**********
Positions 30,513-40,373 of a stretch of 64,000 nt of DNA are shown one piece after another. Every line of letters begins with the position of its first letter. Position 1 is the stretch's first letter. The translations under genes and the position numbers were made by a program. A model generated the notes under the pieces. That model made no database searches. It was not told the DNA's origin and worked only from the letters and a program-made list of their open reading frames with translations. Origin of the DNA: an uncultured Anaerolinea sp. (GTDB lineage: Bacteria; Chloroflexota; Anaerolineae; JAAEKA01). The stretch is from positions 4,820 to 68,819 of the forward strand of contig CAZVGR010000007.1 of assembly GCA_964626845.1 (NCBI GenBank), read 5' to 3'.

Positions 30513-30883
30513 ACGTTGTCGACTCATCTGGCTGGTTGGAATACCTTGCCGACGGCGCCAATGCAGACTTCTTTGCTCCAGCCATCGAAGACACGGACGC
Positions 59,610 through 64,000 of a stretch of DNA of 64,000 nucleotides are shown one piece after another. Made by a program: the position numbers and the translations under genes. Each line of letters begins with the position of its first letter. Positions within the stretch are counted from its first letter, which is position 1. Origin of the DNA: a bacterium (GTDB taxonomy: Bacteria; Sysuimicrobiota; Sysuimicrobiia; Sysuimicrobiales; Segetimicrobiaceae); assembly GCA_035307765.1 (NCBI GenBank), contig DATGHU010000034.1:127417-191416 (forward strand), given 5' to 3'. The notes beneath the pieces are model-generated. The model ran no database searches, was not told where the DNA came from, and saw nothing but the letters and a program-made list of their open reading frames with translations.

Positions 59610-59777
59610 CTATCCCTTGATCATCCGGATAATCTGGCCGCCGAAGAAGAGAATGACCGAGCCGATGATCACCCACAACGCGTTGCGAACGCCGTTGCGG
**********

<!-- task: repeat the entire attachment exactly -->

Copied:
Positions 30,513-40,373 of a stretch of 64,000 nt of DNA are shown one piece after another. Every line of letters begins with the position of its first letter. Position 1 is the stretch's first letter. The translations under genes and the position numbers were made by a program. A model generated the notes under the pieces. That model made no database searches. It was not told the DNA's origin and worked only from the letters and a program-made list of their open reading frames with translations. Origin of the DNA: an uncultured Anaerolinea sp. (GTDB lineage: Bacteria; Chloroflexota; Anaerolineae; JAAEKA01). The stretch is from positions 4,820 to 68,819 of the forward strand of contig CAZVGR010000007.1 of assembly GCA_964626845.1 (NCBI GenBank), read 5' to 3'.

Positions 30513-30883
30513 ACGTTGTCGACTCATCTGGCTGGTTGGAATACCTTGCCGACGGCGCCAATGCAGACTTCTTTGCTCCAGCCATCGAAGACACGGACGC
Positions 59,610 through 64,000 of a stretch of DNA of 64,000 nucleotides are shown one piece after another. Made by a program: the position numbers and the translations under genes. Each line of letters begins with the position of its first letter. Positions within the stretch are counted from its first letter, which is position 1. Origin of the DNA: a bacterium (GTDB taxonomy: Bacteria; Sysuimicrobiota; Sysuimicrobiia; Sysuimicrobiales; Segetimicrobiaceae); assembly GCA_035307765.1 (NCBI GenBank), contig DATGHU010000034.1:127417-191416 (forward strand), given 5' to 3'. The notes beneath the pieces are model-generated. The model ran no database searches, was not told where the DNA came from, and saw nothing but the letters and a program-made list of their open reading frames with translations.

Positions 59610-59777
59610 CTATCCCTTGATCATCCGGATAATCTGGCCGCCGAAGAAGAGAATGACCGAGCCGATGATCACCCACAACGCGTTGCGAACGCCGTTGCGG